Young and depleted defense giving Vikings growing pains
MINNEAPOLIS (AP) — The long-sturdy, often-dominant Minnesota Vikings defense directed by head coach Mike Zimmer endured enough losses from the usual lineup that 2020 was bound to be a year of transition.
Preseason suggestions that this group might struggle were mostly met with defiance and confidence from coaches and players, and, really, who could argue with their pedigree? Since Zimmer’s arrival in 2014, the Vikings had routinely fielded a top-five defense in the league by just about any statistical or anecdotal measure.
This year, they’ve veered well off track. First came the salary-cap-prompted departures of five starters. Then their health began to take a hit. Now they’re undermanned at best, entering their bye week with a 1-5 record and plenty of reason to enter full rebuild mode after a 40-23 defeat by the Atlanta Falcons on Sunday.
“It’s frustrating. We obviously want to keep taking steps forward. We know we have the talent and ability, so we just have to keep plugging away,” safety Anthony Harris said.
Harris and fellow safety Harrison Smith have been far from perfect, but one of the league’s best back-end tandems has had its hands full this fall.
Rookies Jeff Gladney and Cameron Dantzler started at the base cornerbacks for the third straight game, as injuries had Holton Hill and Kris Boyd on the inactive list. Mike Hughes, who’d been entering in the nickel defense and taking one of the outside spots with Gladney sliding inside to the slot, reinjured his neck in the second quarter. That left Harrison Hand, another rookie, as the only other available cornerback against Matt Ryan and the Falcons.
“We’ve been doing that pretty much all season, learning on the fly,” Harris said. “Stepping out on the field, it’s just about going to play, playing with supreme confidence, not worrying about the rest.”
Ryan passed for 371 yards and four touchdowns, two to seven-time Pro Bowl pick Julio Jones. The first score came on third-and-11 from the Minnesota 20, after the first of three interceptions thrown by Kirk Cousins gave the Falcons a short field. Dantzler got caught in an unfavorable position, allowing Jones to obtain outside leverage on him despite Smith lurking to his inside for help.
Jones tacked on a 40-yard touchdown in the third quarter, when Ryan was chased from the pocket on fourth-and-3 and floated a short throw to Jones in the split-second after Gladney crept forward toward the scrambling quarterback. The first-round draft pick slipped as he realized his mistake and tried to retreat, but Jones was already racing toward the end zone.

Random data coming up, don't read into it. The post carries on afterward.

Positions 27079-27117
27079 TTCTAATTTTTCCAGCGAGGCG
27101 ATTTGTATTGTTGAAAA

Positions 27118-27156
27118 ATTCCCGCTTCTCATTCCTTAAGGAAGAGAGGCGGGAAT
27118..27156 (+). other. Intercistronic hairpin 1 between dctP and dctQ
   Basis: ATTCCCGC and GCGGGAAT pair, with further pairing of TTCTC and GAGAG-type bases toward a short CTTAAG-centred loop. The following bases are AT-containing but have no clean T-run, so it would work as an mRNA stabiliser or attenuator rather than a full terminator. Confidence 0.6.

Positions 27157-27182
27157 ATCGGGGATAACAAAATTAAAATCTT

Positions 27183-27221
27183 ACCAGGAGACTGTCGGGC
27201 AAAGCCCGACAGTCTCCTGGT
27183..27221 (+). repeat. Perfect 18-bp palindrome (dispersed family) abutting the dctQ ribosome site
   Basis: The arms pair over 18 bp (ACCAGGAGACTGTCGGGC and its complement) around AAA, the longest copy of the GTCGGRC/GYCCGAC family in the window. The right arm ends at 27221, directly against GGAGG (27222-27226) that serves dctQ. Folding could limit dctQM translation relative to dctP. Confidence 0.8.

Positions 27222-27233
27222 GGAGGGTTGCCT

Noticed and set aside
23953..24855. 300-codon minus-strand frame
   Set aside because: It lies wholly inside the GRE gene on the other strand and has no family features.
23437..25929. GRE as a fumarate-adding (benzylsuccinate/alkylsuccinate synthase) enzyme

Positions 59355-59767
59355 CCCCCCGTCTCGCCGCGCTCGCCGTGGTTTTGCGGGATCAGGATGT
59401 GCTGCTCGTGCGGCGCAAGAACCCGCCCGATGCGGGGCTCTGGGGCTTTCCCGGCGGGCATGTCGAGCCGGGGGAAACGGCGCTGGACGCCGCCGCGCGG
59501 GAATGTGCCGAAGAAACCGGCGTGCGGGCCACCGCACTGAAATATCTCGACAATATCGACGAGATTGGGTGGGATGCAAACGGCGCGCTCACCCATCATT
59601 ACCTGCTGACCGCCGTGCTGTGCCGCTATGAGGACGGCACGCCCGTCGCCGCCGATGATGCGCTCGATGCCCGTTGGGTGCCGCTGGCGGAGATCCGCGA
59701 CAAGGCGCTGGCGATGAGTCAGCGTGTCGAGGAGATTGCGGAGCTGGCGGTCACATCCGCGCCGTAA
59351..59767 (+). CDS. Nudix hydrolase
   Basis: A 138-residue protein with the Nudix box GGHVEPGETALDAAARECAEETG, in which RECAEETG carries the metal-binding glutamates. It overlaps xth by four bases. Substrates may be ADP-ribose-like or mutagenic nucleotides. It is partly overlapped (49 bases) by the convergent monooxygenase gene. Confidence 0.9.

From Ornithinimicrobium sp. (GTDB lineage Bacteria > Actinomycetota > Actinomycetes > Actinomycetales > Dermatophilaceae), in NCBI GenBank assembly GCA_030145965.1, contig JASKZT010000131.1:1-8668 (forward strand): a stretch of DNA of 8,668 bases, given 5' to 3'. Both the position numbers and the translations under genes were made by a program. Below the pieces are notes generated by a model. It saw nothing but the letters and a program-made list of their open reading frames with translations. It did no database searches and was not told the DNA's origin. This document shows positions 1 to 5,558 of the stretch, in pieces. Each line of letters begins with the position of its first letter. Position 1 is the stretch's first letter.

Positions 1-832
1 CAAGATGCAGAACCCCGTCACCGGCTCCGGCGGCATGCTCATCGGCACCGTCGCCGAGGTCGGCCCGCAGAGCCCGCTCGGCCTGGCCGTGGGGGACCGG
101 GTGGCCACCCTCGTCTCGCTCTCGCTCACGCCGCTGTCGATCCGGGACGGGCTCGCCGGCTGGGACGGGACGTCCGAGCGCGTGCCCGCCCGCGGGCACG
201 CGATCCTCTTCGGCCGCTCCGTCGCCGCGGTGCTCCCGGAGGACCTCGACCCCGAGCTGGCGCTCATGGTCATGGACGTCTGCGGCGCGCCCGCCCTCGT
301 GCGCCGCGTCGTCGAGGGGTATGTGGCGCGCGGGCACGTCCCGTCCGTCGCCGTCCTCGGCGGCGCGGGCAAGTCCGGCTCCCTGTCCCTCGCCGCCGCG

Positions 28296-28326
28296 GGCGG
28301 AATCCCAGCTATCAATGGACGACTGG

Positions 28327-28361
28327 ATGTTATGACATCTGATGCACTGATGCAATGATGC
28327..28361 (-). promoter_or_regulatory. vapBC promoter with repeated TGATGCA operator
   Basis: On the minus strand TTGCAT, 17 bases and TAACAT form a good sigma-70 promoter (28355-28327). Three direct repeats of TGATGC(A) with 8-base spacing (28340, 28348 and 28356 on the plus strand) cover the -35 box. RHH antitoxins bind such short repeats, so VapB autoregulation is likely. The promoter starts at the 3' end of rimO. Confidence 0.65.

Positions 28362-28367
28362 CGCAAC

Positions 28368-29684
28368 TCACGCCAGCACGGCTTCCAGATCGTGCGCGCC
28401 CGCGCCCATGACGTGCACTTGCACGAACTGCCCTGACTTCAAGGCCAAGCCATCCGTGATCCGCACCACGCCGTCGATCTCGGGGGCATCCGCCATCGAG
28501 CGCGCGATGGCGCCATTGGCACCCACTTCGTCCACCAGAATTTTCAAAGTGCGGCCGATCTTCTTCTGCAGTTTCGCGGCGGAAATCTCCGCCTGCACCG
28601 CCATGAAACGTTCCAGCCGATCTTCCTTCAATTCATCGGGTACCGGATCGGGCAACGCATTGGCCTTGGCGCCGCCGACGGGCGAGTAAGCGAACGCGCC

“I still think they’re going to be good players. It’s been a lot of learning by fire,” Zimmer said, adding: “We’ve just got to continue to get out there and compete and get that mindset.”
Jones had eight receptions for 137 yards as Ryan became the third 300-yard passer against the Vikings in six games this season.
“We respect their talents, but at the same time we take pride in our craft and the ability that we have,” Harris said. “To give up big plays is not what you want to do. It’s not the identity that we try to play with.”
This glaring inexperience in the secondary has been the headline of 2020 for the defense, if not the entire team, after cornerbacks Xavier Rhodes, Trae Waynes and Mackensie Alexander signed elsewhere in March. There’s more to the story than that, though.
Linebacker Anthony Barr and defensive end Danielle Hunter, with six Pro Bowl selections between them, are both on injured reserve. Barr is done for the season with a torn pectoral muscle. Hunter might be too, mulling how to handle a neck injury suffered at the beginning of training camp.
Nose tackle Linval Joseph and defensive end Everson Griffen, both now playing elsewhere due to salary cap constraints, have been badly missed on the line after holding vital roles in the lineup since Zimmer’s first year, 2014. Michael Pierce, who was signed to replace Joseph, opted out of the season to preserve his health during the COVID-19 pandemic.
“I think we’ve got a bunch of great competitors and great dudes who want to win,” Smith said on Friday. “It’s not like people need that tough love, but you need to know how it is and that’s the reality of this profession. Especially playing defense these days. It’s hard. Accept it as that and rise to the occasion. Because when you win, it makes it that much better. I think once you get a taste of that winning you see how it’s infectious and how it rolls and how guys come together and play off one another and things like that. That’s when you can really start doing some good things.”
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